West Coast ports are “big ship ready” today with deep harbors and large marine terminals, and will be in an even better position by the time East Coast ports begin handling mega-ships via the enlarged Panama Canal in 2015, port executives told footwear importers meeting in Southern California.
The Port of Long Beach recently welcomed the largest container ship to call in North America -- Mediterranean Shipping Company’s Beatrice -- with a capacity of 13,798 20-foot container units, said Ken Uriu, the port’s marketing manager.
“Who is big ship ready? Los Angeles and Long Beach are today and will be more so tomorrow,” Uriu told the annual meeting of the Footwear Distributors and Retailers of America.
Uriu noted that the major West Coast gateways of Seattle, Tacoma, Oakland, Los Angeles and Long Beach all have the 50-foot harbors, or deeper, needed to accommodate vessels of 8,000-TEU to more than 13,000-TEU capacity that are in service today in the eastbound Pacific.
Except for the Virginia ports and Baltimore, which have 50-foot channel depths, other East Coast gateways must spend hundreds of millions of dollars to deepen their harbors in anticipation of the Panama Canal enlargement project that is scheduled for completion in 2015, Uriu said.
While the East Coast ports are doing the necessary environmental studies or are seeking federal assistance for harbor deepening projects, West Coast ports are addressing the landside issues needed to accommodate mega-ships, he said.
Construction has begun in Long Beach on the $1.5 billion Middle Harbor terminal that will have an annual capacity of 3 million TEUs at full build-out. Long Beach also intends to build a new terminal on a greenfield site at Pier S. The EIR for that project should come out in December, Uriu said.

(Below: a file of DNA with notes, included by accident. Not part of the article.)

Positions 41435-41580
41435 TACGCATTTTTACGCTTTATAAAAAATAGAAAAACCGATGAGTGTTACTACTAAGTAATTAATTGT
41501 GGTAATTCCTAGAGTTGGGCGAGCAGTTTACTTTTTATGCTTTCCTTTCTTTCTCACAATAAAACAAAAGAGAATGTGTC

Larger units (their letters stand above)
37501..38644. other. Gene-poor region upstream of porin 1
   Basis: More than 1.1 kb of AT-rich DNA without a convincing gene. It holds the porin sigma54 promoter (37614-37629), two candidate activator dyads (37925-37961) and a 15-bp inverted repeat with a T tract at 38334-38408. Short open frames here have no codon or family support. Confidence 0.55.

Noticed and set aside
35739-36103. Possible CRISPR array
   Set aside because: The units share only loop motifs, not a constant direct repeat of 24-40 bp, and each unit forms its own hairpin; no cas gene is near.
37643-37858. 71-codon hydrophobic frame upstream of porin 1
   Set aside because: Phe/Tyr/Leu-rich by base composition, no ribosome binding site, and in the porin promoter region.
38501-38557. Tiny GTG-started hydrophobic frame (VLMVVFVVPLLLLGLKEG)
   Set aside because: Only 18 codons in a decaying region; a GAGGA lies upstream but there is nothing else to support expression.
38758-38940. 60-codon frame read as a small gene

Many of the terminals in Southern California also plan to bring in full automation or partial automation in order to handle the big ships more efficiently, said Christopher Chase, marketing manager at the Port of Los Angeles.
Several terminal operators, including TraPac and Eagle Marine in Los Angeles and Middle Harbor in Long Beach have announced plans to introduce automated cargo-handling equipment that operates more efficiently and is less polluting than traditional diesel-powered equipment.
Chase said each of the 14 marine terminal operators in the port complex is looking at automation in its own way, and given the large costs involved in automating and electrifying a facility, projects will be developed gradually over the next 10 years.
In addition to providing deep harbors and modern marine terminals, the rail-dependent West Coast ports are investing in expanded and improved on-dock and near-dock intermodal facilities and roadway infrastructure in the harbor area, said Sue Coffey, manager of commercial strategy at the Port of Tacoma.
“The best way for West Coast ports to compete is to invest in infrastructure,” she said.